We asked consumers to identify what makes the customer experience better when researching and buying products online. The most common answer given was that, when buying online, research, payment, and delivery are easier.

Chart: What makes the experience better when shopping online?

It is no surprise that online reviews are the second most important factor making the customer experience better when researching and buying products online. Eighty-five percent of people trust customer reviews as much as they trust a personal recommendation. Even just the presence of online reviews on your website makes customers trust a website more.

Payment for products might be easier online, but cart abandonment rates still stand at around 75 percent, meaning that only 25 percent of started purchasing journeys are completed.

 THERE ARE SEVERAL REASONS WHY YOUR COMPLETED ONLINE PURCHASES OR CONVERSION RATES MAY BE LOW: 

  1. Online retailers experiencing low levels of completed purchases could be pricing their customers out of a purchase or driving them to complete their purchase offline: Around 60 percent of customers abandon a purchase because of high delivery fees.
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  3. We’ve talked extensively about how poor web design hurts your business: 38 percent of people will stop engaging with an unattractive website, which can hurt conversion rates.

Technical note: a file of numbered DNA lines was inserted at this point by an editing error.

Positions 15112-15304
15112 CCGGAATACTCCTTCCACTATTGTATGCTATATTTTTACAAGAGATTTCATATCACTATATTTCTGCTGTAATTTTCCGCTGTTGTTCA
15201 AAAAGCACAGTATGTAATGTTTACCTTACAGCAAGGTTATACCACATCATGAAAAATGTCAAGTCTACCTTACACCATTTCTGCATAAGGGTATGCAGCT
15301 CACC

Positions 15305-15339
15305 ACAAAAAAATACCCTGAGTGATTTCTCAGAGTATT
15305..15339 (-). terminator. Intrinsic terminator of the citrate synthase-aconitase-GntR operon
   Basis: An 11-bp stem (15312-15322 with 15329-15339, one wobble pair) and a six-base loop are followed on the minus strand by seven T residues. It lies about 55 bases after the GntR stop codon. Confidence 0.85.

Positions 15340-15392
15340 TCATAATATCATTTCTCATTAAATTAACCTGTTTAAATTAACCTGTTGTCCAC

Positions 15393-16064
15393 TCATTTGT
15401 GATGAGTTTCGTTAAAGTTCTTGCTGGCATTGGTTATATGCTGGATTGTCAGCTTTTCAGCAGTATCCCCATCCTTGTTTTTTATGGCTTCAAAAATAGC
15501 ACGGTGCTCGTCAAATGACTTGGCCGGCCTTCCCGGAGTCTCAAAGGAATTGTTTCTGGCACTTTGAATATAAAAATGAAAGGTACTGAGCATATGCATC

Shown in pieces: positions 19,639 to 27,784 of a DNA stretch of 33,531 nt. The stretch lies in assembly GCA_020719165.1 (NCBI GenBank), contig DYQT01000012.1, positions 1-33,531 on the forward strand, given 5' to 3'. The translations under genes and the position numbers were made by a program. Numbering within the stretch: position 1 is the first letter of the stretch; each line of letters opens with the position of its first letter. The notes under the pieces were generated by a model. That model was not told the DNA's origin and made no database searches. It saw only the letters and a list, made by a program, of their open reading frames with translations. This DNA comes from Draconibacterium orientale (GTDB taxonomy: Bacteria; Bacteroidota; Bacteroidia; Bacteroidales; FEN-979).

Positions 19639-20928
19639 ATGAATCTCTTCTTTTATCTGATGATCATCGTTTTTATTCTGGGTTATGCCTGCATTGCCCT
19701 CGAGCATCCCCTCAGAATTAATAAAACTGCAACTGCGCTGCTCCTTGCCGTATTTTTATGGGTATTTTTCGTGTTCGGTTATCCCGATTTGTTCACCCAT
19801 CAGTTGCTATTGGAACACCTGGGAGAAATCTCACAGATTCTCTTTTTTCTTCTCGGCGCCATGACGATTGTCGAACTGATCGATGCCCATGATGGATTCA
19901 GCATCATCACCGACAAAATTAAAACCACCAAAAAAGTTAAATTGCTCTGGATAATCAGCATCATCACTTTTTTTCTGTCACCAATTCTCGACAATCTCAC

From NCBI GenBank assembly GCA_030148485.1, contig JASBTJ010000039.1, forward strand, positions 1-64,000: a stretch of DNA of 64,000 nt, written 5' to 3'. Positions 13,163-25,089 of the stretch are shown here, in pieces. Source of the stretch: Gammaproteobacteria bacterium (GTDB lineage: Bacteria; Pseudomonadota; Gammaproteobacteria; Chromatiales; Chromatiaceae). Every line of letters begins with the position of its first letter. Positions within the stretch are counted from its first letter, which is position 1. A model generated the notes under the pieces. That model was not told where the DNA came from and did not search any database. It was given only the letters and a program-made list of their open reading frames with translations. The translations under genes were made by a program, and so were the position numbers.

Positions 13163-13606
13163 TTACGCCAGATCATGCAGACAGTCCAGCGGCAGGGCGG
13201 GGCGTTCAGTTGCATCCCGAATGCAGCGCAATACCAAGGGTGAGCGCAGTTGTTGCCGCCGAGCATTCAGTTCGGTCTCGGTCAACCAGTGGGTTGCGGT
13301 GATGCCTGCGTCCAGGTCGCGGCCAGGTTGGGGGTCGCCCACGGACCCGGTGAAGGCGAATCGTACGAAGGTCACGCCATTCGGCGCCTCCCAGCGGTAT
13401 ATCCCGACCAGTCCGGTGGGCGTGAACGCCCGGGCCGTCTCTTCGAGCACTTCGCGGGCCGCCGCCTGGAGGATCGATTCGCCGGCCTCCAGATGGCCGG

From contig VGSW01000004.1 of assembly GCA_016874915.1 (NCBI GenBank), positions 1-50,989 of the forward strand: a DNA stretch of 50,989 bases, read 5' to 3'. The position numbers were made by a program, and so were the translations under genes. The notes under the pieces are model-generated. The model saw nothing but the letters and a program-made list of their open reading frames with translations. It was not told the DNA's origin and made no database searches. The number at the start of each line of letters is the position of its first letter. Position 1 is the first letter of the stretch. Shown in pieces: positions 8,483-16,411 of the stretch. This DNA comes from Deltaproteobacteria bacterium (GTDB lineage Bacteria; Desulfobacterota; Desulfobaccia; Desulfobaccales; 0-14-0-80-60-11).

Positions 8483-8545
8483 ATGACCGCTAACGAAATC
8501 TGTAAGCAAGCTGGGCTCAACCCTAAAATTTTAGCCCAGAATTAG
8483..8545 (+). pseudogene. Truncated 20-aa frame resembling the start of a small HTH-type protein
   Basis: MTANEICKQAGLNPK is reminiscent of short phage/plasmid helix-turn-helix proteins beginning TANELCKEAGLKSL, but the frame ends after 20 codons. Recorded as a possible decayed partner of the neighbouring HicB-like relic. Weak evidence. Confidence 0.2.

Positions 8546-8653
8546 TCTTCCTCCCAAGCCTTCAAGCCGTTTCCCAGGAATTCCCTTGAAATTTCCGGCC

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  5. Checkout processes are too complicated or require a sign-up to the business, which stops people continuing down the purchase funnel.

Research online, purchase offline behavior isn’t inherently bad for business

There’s nothing inherently wrong with research online purchase offline behavior as long as you do your best to direct customers to your offline store. This involves thinking critically about omnichannel customer experiences and how technology can drive customers from conducting online research to offline purchases in your store.

Mobile capability for eCommerce sites is a key factor here; not only are customers making more purchases than ever on their mobile devices, but 80 percent of people now use their mobile devices to research price comparisons and customer reviews while shopping in physical stores.

 RECOMMENDED NEXT ACTIONS: 

  • Use A/B testing to determine which areas of your site aren’t driving conversions or to identify areas where visitor drop-off is high.

Customers are researching online and buying offline—but not exclusively